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Identity, Consciousness and the Global War on Terror
There’s a riveting moment in Dirty Wars – the new documentary about the War on Terror by investigative journalist Jeremy Scahill – that calls to mind glimpses of Eternal Sunshine of the Spotless Mind, Charlie Kaufman’s masterful reflection on memory, consciousness, and identity.
Scahill has been on the trail of the U.S. Joint Special Operations Command (known as JSOC, the “paramilitary arm of the administration”) across the globe, uncovering the agency’s fingerprint in night raids, drone strikes, and targeted killings in Iraq, Afghanistan, Somalia, and beyond. His reporting is, of necessity, retrospective – the opening sequence has him interviewing relatives of an Afghan police commander and two pregnant women killed in a night raid in Gardez.
The elusive “kill list”, for him, is always in his past, its members long since dead by the time he arrives on the scene. Then comes Anwar Al-Awlaki. Scahill discovers the name listed as one of the targets in a press release describing an unsuccessful raid in Yemen. And he’s off, in a race against the clock, to find with the radicalized American Muslim cleric, to tell his story before a drone flying at 60,000 feet extinguishes his life. The viewer, of course, already knows how this story ends.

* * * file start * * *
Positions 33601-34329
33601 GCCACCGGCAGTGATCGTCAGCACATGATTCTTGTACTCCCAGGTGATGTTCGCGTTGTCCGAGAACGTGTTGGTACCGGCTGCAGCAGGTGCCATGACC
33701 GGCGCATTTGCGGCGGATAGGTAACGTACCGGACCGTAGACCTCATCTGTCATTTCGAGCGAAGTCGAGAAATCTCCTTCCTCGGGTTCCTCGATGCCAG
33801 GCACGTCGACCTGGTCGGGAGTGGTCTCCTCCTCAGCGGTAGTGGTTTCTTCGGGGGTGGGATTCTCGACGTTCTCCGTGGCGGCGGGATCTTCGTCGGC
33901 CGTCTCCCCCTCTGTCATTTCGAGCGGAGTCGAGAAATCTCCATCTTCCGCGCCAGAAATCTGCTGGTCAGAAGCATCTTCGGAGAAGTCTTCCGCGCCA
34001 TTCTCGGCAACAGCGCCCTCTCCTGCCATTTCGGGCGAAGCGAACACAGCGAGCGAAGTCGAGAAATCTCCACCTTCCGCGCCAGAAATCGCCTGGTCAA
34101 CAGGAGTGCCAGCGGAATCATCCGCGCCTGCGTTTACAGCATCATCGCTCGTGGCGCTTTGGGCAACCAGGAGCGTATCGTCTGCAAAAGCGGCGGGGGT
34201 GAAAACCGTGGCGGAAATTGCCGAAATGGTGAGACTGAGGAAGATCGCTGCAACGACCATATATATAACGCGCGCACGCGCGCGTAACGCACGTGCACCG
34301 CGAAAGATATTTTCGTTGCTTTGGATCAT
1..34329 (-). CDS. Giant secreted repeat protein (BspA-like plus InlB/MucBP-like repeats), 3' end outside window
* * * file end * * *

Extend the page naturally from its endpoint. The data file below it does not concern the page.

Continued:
Scahill wonders if the War on Terror has turned on itself, with him “investigating the planned assassination of a US citizen.” In a daring sequence, President Obama is portrayed as Al-Awlaki’s mirror image, each mimicking the other’s violent rhetoric about war, retribution, and justice, positioning themselves as the aggrieved party acting in self-defense. He never gets to meet Al-Awlaki – who is killed in 2011 along with his 16-year old Denver-born son, but there are two moving sequences with Al-Awlaki’s parents, both before and after the assassination.
If JSOC and Obama are the putative villains of the film, Scahill – the lone, investigative journalist patriotically risking life and limb to expose the reckless follies of his government – is the hero. Brooding and pensive, he says little when he’s on the screen, content to narrate his life story from behind the camera. We see him in Brooklyn, at his apartment, writing feverishly in a restaurant in Williamsburg, shopping at an over-priced grocery store, on the subway. At one point, he wonders if he can get used to New York after having experienced the thrill of the war front.